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Malawi, May 2015: UNICEF response to child malnutrition and recurrent flooding [Field diary]

UNICEF Malawi/2015
© UNICEF Malawi/2015
Growth monitoring and nutrition screening at Tizora Grain Bank Camp.

By Vitowe Harazi, Nutrition Consultant, UNICEF Malawi

May 2015, Malawi – I recently worked on the emergency response program in the flood-affected districts of Southern Malawi. Starting from December 2014 Malawi had already been experiencing heavy rains, but by the 13th of January 2015, the affected districts were declared disaster areas. As a nutrition consultant at UNICEF Malawi, I was part of the first UNICEF Malawi emergency response team deployed to the Lower Shire districts. I remember before leaving the office, our Country Representative, Mahimbo Mdoe, reminding us of what the E in UNICEF stands for – Emergency! A strong message that part of our mandate is to respond to disasters. The purpose of my trip was two-fold: to use my nutrition expertise and support the affected people in all related aspects on the ground.

I have travelled to the Lower Shire on several occasions and the journey down the hill opens up into a beautiful landscape. But this time, tears came to my eyes, as I saw the extent of damage the floods had caused. The mountain scenery was replaced by murky water, washed away houses and angry clouds. Along the roadside one could see several tents which the IDPs had started calling home.

One of our first stops was Bangula camp, in Nsanje district, which was one of the worst hit areas during the floods. The IDPs needed a lot of support: food and nutrition, education, water, sanitation and health and much, much more. As a nutrition officer, the first thing that I did was to go around and assess the type, quality and source of food the IDPs had access to. The district was mostly providing maize flour, the staple diet in Malawi, but it did not include all the essential six food groups which are necessary for children’s growth, pregnant and lactating women. It was common to see hungry adults sharing a plate with equally hungry children – there never seemed to be enough food. This prompted me to liaise with the district council officials for food support for the IDPs, as well as lobby with partners like WFP, to fast track the delivery of food supplies.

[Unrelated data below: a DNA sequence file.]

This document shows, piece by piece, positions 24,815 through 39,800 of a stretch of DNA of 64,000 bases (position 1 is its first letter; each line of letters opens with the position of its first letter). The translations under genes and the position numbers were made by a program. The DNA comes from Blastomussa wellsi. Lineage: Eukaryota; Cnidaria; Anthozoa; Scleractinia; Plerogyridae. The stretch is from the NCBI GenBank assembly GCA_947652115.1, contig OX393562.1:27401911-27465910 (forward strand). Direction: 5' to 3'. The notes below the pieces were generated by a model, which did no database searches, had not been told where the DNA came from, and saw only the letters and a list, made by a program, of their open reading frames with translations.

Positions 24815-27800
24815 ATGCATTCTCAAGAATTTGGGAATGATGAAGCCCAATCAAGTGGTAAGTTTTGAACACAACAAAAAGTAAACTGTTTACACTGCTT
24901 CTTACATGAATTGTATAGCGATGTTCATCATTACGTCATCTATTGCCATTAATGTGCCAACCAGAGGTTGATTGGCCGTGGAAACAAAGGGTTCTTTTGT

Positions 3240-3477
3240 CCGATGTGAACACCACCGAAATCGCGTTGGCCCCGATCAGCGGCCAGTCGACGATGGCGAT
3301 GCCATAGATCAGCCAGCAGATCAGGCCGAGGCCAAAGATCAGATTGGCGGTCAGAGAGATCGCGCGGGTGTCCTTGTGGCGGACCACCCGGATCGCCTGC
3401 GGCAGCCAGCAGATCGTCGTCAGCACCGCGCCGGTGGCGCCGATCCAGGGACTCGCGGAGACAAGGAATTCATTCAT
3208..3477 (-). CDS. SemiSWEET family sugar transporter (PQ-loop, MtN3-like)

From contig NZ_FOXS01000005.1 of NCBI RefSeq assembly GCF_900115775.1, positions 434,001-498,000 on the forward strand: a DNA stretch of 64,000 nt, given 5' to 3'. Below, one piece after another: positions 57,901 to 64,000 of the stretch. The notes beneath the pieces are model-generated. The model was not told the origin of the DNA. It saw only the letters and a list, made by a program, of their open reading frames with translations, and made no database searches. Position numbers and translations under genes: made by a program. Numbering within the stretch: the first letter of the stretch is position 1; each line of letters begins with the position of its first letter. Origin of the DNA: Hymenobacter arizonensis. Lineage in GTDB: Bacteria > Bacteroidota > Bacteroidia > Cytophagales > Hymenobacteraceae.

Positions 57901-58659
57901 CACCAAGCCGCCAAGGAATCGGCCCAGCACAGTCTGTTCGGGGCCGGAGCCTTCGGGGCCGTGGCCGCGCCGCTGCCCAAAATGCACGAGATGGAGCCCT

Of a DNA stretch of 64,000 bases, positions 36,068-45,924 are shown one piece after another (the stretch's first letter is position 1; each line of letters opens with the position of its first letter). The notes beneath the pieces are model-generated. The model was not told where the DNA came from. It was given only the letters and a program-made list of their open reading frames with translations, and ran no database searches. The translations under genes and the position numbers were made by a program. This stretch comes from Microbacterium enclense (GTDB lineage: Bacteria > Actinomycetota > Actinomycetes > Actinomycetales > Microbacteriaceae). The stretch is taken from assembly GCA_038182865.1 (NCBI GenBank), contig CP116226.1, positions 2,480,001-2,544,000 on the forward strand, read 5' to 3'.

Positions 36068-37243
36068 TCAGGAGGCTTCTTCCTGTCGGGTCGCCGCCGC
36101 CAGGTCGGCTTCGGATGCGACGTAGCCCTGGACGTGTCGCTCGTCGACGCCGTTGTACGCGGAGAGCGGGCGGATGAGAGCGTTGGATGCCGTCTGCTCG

UNICEF Malawi/2015
© UNICEF Malawi/2015
Malnourished children at Tizora Grain Bank Camp receive therapeutic food.

I managed to mobilise the district health teams to introduce nutrition screening in the camps and ensure timely provision of services to malnourished children and pregnant and lactating women as per UNICEF global mandate. It was exciting to see health workers providing nutrition services in the camps and those eligible receiving treatment, including therapeutic food (thanks to UNICEF and WFP). Having a background in psychosocial support, allowed me to interact directly with mothers who were breastfeeding before the floods, but due to the psychological impact of the floods could no longer do so. Through my guidance I was able to encourage these women to continue breastfeeding even under these dire circumstances for the sake of their children’s health.

There were some sad moments too. I remember during one of the visits to the camps, a 3 year old girl child (name withheld) who was severely malnourished and quickly referred to the district hospital for further treatment. After four days, the child’s condition seemed to be improving and there was hope that she would be discharged. Unfortunately two days later her condition worsened and all efforts to save the child’s life proved futile and she died. This was a painful experience as I was there when the child was first identified at the camp. This is just one of the scenarios, but there were plenty of other challenges including lack of transportation to ferry patients from the camps to hospitals, IDPs going hungry for days and children with a passion to go to school but failing to due to lack of clothing and of course - hunger. However, the weekly district emergency cluster meetings were helpful and ongoing discussions often led to positive resolutions to the issues at hand.

I really feel I have been able to make a difference during this emergency effort. The best reward was the grateful smiles of the IDPs whom I could personally see receiving support and being reminded that people are genuinely concerned about their plight. They say in a crisis there is always a silver lining. UNICEF Malawi, our numerous partners and my interaction with IDPs in the camps has made me realize that having a career that allows you to provide support in dire circumstances is the best career I could ever dream of. 




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